Glancing up at the screen I register the song lyrics – ‘You’ve never failed me yet’ – and experience a familiar surge of frustration and pain. I’m sat at the edge of the room with a notebook, so I start journaling:
There’s a part of me that would like to shout ‘bollocks’ to that…
And yet – you’ve led me through and out to a place that is better in every way…
And yet – the manipulation and bullying were carried out in your name AND YOU HAVE NOT DISTANCED YOURSELF FROM THEIR ACTIONS AND WORDS.
That feels like failing me.
This is me, aged 43, at the church I attend with my husband and teenage sons. If my younger self could see me now, she’d be concerned. I can imagine her puzzled frown as she tries to understand why I’m sat on the floor at the back of a church meeting, no arms in the air, no heartfelt singing – instead responding to worship songs with naughty words. How did a contender for ‘Most Enthusiastically Committed to all things Church’ get to this place?
I’m not always quite sure how I got here either. For a while the process was remembered in a mish-mash of frozen emotions and jumbled images. I’m still working on it in therapy but, a further four years down the line, I can put the pieces together much more coherently.
Since birth I attended charismatic or Pentecostal churches, enjoying shared faith and a profound sense of belonging. Eight years ago, whilst working for a church, I noticed my stress levels rising as I experienced unusual levels of conflict and drama with the relatively new leader of the church. Things built up until two years later, anxiety levels caused me to cry during a planning meeting. In the following days the leadership told me they believed God was asking them to give me the ‘opportunity’ to resign from my job. Exhausted, I agree.
We remained in the church and my husband began ministerial training. However, we seemed to be in a continual cycle of conflict and appeasement with the leader. During that time, I read a book on childhood and adult bullying and felt as if I finally understood what was happening. Looking for a way forward, I spoke with people I trusted with a view to raising the issues with the leader and working towards a healthier relationship… what could possibly go wrong?!
It turned out, quite a lot and approximately a year later my family and I left our church of 21 years. By then our friends, truly loving, wonderful people, were questioning my character and sanity. Some of them had rebuked me – ‘telling me ‘in love’ that I should ‘honour, respect and submit’ to the man I had begun to think was manipulating and bullying us. Others were no longer speaking to me. My husband was no longer training to be a minister and we had not been permitted to serve on any team for some months. I was terrified that I was ruining my sons’ spiritual and emotional lives. My mental health was plummeting, alongside my sense of faith in myself, others and, even though I desperately wanted to protect it, my trust in God.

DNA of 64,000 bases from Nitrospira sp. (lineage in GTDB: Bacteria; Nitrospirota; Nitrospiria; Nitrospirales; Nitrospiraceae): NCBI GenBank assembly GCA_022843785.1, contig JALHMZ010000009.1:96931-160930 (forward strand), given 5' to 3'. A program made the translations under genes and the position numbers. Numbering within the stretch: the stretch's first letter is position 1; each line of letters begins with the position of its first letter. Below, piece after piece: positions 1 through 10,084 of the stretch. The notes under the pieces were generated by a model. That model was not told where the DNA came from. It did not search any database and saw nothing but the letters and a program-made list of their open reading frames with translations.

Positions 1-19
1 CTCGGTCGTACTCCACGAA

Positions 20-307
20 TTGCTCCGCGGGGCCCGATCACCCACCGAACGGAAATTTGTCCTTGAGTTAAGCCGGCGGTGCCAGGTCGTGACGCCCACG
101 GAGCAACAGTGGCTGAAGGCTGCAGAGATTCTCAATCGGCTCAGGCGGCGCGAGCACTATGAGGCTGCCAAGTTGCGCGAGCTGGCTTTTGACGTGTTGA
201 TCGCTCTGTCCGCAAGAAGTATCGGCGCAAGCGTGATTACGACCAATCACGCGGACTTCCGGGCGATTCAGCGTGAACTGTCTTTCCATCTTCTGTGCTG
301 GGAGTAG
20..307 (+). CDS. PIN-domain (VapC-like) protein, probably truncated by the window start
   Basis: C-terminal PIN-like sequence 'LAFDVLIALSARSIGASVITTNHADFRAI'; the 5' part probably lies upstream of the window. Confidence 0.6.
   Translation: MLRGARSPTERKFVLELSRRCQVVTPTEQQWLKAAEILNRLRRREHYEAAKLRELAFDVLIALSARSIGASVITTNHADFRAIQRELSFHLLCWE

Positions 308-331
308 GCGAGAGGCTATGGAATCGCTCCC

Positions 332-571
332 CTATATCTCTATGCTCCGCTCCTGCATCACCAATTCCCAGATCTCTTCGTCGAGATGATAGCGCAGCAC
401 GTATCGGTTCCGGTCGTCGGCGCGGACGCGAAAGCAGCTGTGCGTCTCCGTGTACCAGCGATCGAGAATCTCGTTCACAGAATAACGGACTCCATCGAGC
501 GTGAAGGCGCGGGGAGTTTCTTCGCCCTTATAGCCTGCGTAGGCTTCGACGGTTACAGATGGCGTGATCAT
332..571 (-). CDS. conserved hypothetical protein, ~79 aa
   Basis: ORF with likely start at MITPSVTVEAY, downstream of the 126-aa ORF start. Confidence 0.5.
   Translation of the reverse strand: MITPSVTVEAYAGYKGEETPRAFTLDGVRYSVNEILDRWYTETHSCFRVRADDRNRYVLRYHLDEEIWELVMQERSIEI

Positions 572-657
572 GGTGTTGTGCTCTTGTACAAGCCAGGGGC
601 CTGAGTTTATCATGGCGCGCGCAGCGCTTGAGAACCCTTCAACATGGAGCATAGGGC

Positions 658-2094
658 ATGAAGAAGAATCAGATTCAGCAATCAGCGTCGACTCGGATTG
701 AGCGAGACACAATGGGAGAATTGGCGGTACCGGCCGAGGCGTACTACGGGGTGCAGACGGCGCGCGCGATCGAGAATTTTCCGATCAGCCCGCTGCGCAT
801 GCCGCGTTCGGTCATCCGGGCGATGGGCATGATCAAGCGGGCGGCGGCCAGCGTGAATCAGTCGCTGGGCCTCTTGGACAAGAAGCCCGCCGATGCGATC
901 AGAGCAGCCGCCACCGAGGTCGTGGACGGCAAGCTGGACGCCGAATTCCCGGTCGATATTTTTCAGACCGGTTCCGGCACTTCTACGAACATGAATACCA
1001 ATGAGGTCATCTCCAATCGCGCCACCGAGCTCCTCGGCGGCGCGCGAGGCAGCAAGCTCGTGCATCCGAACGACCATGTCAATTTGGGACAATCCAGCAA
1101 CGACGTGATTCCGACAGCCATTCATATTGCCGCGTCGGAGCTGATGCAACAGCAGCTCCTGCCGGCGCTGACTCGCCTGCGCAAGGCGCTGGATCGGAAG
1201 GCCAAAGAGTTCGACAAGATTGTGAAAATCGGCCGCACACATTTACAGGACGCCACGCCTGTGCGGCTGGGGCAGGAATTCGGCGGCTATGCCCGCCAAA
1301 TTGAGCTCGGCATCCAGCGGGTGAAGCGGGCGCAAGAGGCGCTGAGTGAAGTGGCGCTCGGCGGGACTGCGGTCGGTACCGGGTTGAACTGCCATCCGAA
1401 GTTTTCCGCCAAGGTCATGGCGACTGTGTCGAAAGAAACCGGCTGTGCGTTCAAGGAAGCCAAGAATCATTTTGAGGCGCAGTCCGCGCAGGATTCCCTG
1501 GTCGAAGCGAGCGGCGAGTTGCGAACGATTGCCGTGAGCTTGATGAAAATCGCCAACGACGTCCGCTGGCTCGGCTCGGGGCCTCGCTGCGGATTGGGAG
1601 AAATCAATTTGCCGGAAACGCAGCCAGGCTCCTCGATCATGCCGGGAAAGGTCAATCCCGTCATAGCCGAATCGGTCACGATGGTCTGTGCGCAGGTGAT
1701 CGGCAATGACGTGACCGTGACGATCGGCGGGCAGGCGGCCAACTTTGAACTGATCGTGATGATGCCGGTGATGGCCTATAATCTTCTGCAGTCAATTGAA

During that final year though, I started training to be a counsellor at Waverley Abbey College. I was spending long weekends in a beautiful mansion in Surrey, connecting with like minds, exploring counselling psychology and the areas of interface with spirituality and faith. Combined with antidepressants and a mind-bogglingly supportive husband, I believe this ongoing learning experience prevented me from losing my life to anxiety and depression.
On the course were Christians with a wide range of beliefs, some of which I shared, but many of which I’d thought were incompatible with a ‘real Christian faith’. As we were being encouraged to critique pretty much everything, I started evaluating the legitimacy of terms such as ‘spiritual authority’, carrying on questioning, until even the existence of hell was up for grabs.
I was also delving into ethics, issues around power imbalance, and learning to truly respect and promote the autonomy and agency of another person. Why oh why, I wondered, was this something I had rarely witnessed in pastoral care and church leadership? And although my experience was on the milder end of the spectrum, I also devoured everything I could find about spiritual abuse, narcissistic leadership and recovery for those who had been a part of unhealthy religious systems.
And so, over the next few years, plenty of unravelling, learning and change took place. Whilst new friendships have emerged, I still grieve those I’ve lost and sometimes I long for the old security of evangelical certainty. My faith is fragile but somehow it exists and I’m hopeful that it will develop and grow in healthy directions. Mostly I’m hoping that I will get closer to understanding the nature of God’s love and what it means to be made in their image.
With that in mind I started to wonder what it would be like if God joined me…
We sit together with that sense of betrayal and it’s OK.
God’s not asking me to change how I feel and definitely not demanding I repent.
We can look at this together.
“Of course you feel betrayed. Why wouldn’t you? I know how deep that pain goes and I know it hurts just to look at it. You don’t have to, but if you want, you can express it all to me. Rant, swear, scream if you need to. There’s no rush. You don’t need to apologise. I’m not angry, but I understand if you’re angry with me. I’m so very sorry.”
What if that was God’s response? What if that was how S/He met with every abused heart? And what if there was space in every faith community for this sense of betrayal to be heard and accepted?
– Joy Brooks